Now, full disclosure: In four decades of driving, I personally have backed into one car, one pole and the side porch of my house -- twice. (In my defense, none of this happened until the kids came along and I had to buy that stupid minivan!) And showing that the apple doesn't fall far from the tree, my teenage son's first, and only -- so far -- accident came when he backed into an iron railing. (I'm so proud!)

And, as The Times story Tuesday said:

Each year, 228 people die after being struck by passenger vehicles going in reverse -- including about two children a week, according to the New York Times.

Accidents caused by drivers backing up also injure 17,000 people annually.

Plus the cost to automakers of the rearview cameras, now found on fewer than half of 2012's cars, isn't prohibitive: about $160 to $200 for each car.

So, on balance, I count this rule as a good thing -- for the nation and individually.

(Although I must confess that when I rented a car a few years back with a rearview camera, the kids couldn't resist taking turns checking themselves out on the dashboard screen. Which both seemed to defeat the purpose of the camera and led to a severe scolding by their mother.)

What's most interesting about this, though, has been the sea change in attitude among Americans about cars and safety. 

When seat belts were introduced in the late 1950s, for example, the U.S. auto industry resisted efforts to make them mandatory, arguing that people didn’t want them -- as evidenced by the fact that, when they were offered as extra-cost options, few people ordered them.

Thankfully, automakers lost that fight. But for quite some time, many people also resisted state laws requiring the wearing of seat belts.

Airbags were also controversial when mandated, with automakers arguing, again, about cost, and with others doubting the claim that they would improve passenger safety.

But somewhere along the way, Americans went from penny-pinching, throw-caution-to-the-wind, I'll-die-a-gruesome-death-behind-the-wheel-if-I-want-to rugged individualists to consumers of safety at all costs. (See the silly "Baby on Board" phenomenon.)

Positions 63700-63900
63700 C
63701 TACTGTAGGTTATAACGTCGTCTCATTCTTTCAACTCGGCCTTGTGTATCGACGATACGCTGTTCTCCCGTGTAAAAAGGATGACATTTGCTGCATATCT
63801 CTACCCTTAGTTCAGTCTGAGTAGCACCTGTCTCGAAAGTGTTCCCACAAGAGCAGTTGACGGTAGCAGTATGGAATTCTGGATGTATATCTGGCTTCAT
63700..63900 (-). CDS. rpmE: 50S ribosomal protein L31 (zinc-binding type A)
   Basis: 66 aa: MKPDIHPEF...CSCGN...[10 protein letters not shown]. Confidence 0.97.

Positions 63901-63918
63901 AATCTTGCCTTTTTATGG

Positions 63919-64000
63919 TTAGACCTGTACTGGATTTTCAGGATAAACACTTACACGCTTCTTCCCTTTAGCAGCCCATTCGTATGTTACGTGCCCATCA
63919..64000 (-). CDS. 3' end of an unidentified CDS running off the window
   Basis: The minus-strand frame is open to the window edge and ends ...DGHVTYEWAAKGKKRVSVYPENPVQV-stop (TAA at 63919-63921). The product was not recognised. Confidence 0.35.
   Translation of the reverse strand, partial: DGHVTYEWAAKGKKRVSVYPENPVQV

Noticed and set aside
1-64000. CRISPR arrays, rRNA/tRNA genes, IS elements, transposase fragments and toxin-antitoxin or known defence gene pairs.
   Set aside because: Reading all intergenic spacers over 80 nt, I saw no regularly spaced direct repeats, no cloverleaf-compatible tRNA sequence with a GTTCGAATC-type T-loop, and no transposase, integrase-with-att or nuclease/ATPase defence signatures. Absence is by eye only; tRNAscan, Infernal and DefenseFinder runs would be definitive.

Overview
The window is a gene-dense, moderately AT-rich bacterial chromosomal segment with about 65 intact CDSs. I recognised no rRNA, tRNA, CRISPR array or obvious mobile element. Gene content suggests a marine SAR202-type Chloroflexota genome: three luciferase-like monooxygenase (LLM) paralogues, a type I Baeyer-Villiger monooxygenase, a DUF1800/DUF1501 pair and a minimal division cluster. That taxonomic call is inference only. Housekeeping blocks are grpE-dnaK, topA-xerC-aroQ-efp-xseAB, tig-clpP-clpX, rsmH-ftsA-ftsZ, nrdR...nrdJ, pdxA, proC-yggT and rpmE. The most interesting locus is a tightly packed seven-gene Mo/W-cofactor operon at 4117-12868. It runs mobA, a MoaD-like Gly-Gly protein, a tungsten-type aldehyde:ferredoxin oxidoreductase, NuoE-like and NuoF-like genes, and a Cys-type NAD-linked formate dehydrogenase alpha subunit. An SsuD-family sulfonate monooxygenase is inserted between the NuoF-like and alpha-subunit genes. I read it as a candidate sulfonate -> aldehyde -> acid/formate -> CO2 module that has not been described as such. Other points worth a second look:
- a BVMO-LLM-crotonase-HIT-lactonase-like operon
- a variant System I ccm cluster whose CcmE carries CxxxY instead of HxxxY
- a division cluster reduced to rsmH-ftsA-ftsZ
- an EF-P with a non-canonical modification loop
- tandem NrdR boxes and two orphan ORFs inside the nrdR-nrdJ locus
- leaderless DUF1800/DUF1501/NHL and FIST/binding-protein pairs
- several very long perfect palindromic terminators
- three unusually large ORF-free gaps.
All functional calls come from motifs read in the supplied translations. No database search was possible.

Now, the more airbags the merrier. Cars have collapsible steering columns, anti-lock brakes, safety glass, crush zones, reinforced doors and roofs, and loads of other safety features.

Sure, we still sometimes show vestiges of our wicked past: People -- very unsafely -- call and/or text while driving, for example.

But for the most part, we embrace all the new gadgetry.  And safety now sells. So automakers bring us more of it.

For example, as The Times story says:

Automakers unveiled an assortment of other preventative safety features at the L.A. Auto Show in November.

Infiniti showed off its backup collision intervention technology, which not only beeps when its sensors detect potential obstacles but also automatically brakes to avoid a crash.

A similar function from Ford offers blind-spot warnings. Cadillac has a virtual bumper feature that stops the car before it hits anything.

That's right: Soon your car may do more of the driving -- and the accident avoidance -- than you do.

The bright side of that equation? You may be able to call or text in complete safety.

"Passive Driver on Board," anyone?

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Photo: The dashboard of the Honda Crosstour features a rearview camera and monitor that are used when the car is backing up. Credit: Genaro Molina / Los Angeles Times

Gotta get some Google Goggles

Google Goggles illustration

You know what's so great about the world we live in?  It's that there are people out there right now inventing stuff you don't even realize you need.

Take Google. Its Google X lab is reportedly hard at work developing Google Goggles.

Despite the tongue-twister name, Google Goggles will apparently be the next must-have gadget. The so-called smart glasses (gee, who knew that regular glasses were "dumb"?) would somehow connect with the Internet to relay information in a heads-up display. (Shhhh. No one tell Rick Santorum. He'll want to pass a law banning Google Goggles. He thinks God gave us "eyes" for this sort of thing.)

Actually, Google Goggles remind me of Segways. You know, those really cool, high-tech scooters that relieve users of the chore of "walking"?

Anyway, here's what The Times said Wednesday about Google's latest ploy, er, toy:

Google Goggles uses photos, rather than text or voice, to conduct Web searches that can identify artwork, books, albums, contact information from a business card, logos, landmarks, wine bottles and even text to translate.

The experience offered by the glasses would be "Terminator-style" and would display information "based on preferences, location and Google's information," 9to5Google reported.

"The glasses will have a low-resolution built-in camera that will be able to monitor the world in real time and overlay information about locations, surrounding buildings and friends who might be nearby," the New York Times reported. Google intends that users not wear the glasses all the time, but only as needed, the report said.

Uh huh: "Only as needed." Not like that's a slippery slope or anything. Today's young people can't go five minutes without texting, surfing the Web or being on Facebook. (Heck, who am I kidding: A lot of adults can't go five minutes!) Giving these folks Google Goggles would be like those lab experiments in which rats push a button every time they want cocaine. What happens? Bing! Bing! Bing! Bye-bye happy rats!

I mean, didn't anyone at Google see "Brainstorm"? (R.I.P., Natalie Wood.)

However, it's not as if Google isn't taking precautions:

"Internally, the Google X team has been actively discussing the privacy implications of the glasses and the company wants to ensure that people know if they are being recorded by someone wearing a pair of glasses with a built-in camera," the New York Times said.